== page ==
Friday, 15 May 2009

Brown Ousting

Lefty Independent journo, Steve Richards appears to have had enough of Labour leader (and usurping PM) G. Brown. While everyone else is going after arch trougher and pisspoor speaker, Mick "I wannit all" Martin, Richards has his crosshairs fixed firmly on the thick head that co-ordinates the clunking fist. Writing in low-circulation leftish rag, The New Statesman yesterday, he said:
The Prime Minister is exhausted, abused and hapless. Labour MPs have one final opportunity to remove him this summer, or accept the consequences...
Some ministers watched Brown’s inept response to Joanna Lumley and the Gurkhas with particular alarm. As one said to me: “Gordon did everything the wrong way around. He failed to deal with the crisis in advance of the Commons vote. He lost the vote. Only then, when everything was too late, did he hold a meeting with Joanna Lumley. Why didn’t he meet her at the beginning of the sequence rather than at the end? It is a case study in how not to handle an issue.”
Brown's equally flat-footed handling of the expenses scandals, which have hammered Labour's already precarious standings in the polls, and his palpable inability to gauge the public mood or modify the tone of his hate attacks on the Tories, has led to deep disquiet in the ranks of a parliamentary Labour party now utterly demoralised by the prospect of imminent unemployment and the loss of the attendant perks. Ousting him before a general election which now could (and should) happen any time is now a priority. The calculation is that if he remains, inevitable defeat will become total wipeout.
Now he has lost the media and it is difficult to see how he can change the narrative, not least when morale is so low, both his own and the government’s. One minister tells me, not surprisingly, that the mood among ministers is joyless. No one, he suggests, feels part of a team.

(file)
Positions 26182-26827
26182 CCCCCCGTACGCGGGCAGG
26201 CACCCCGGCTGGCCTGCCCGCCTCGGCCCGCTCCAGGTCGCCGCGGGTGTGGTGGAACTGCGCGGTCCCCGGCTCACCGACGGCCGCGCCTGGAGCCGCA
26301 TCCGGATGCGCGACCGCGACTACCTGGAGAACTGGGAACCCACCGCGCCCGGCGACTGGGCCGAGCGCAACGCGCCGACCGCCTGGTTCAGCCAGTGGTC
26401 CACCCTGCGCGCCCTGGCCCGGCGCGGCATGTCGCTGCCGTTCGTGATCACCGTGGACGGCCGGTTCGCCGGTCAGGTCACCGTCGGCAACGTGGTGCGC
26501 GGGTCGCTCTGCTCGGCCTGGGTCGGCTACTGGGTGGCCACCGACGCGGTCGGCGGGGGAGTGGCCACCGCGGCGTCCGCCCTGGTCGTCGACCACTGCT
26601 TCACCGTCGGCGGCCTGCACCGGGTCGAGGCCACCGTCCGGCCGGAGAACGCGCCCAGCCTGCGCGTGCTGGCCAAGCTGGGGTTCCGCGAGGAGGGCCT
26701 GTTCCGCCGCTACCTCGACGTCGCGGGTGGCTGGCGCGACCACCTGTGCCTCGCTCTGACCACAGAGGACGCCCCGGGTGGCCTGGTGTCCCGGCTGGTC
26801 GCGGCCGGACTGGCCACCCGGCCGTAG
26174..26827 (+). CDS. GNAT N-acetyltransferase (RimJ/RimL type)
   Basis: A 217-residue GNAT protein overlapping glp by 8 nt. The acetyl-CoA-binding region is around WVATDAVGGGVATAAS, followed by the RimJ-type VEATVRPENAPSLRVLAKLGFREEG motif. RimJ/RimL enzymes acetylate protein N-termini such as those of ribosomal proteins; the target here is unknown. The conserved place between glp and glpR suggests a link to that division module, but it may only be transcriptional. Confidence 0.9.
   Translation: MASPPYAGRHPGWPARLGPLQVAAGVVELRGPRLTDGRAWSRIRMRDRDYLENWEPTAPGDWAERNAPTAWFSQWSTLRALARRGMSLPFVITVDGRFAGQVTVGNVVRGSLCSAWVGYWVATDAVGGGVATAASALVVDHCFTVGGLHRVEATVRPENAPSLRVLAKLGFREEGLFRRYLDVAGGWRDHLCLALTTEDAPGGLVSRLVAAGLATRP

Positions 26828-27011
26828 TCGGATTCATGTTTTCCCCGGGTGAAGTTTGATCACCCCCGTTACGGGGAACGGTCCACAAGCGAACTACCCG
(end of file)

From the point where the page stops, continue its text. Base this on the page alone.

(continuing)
If Brown were to go, the problems associated specifically with him – Damian McBride, elements of economic policymaking, his personi­fication of a tired, long-serving gov­ernment – would go, too...
says Richards. While this is probably true, it seems the electorate might have simply moved on from Labour completely, whoever is in charge, and mentally prepared themselves for a Cameron government. The latter has, after all, been fairly light on his feet about the expenses debacle - though how he expects publishing expenses on the Conservative website will limit the constitutional damage that's been done to parliament by these revelations remains to be seen.

One thing is certain, though, regardless of the threat of a 'fresh face' to the Tory resurgence, Brown must go - not merely for the sake of a Labour party wishing to remain a political force, but for the sake of a country in deperate need of decontaminated or, perhaps, uncontaminated leadership for however short a time. But the equation - or gamble - is much simpler for the average Labour MP currently defending a marginal seat (ie: any majority below 10,000 these days):
If the wretched sequence that began with the McBride emails continues into the summer, I would not altogether rule out a change. After all, what would you do, if there were one more throw of the dice that might just save your seat?
True enough, but all you gather from this, ultimately, is that Brown's dithering disease has spread to the left commentariat. They or the cabinet will not convene the firing squad, let alone pull the triggers, even when the final appeal has been refused and Brown is bang to rights as the traitor he is - to Labour and to Britain. Cameron, head of a bunch of criminal piggies though he might well be, is now in charge of the agenda. He should exercise this power and force an election after June 4th - thus bringing to an end the dark chapter in British history which has been Gordon Brown's stolen premiership.

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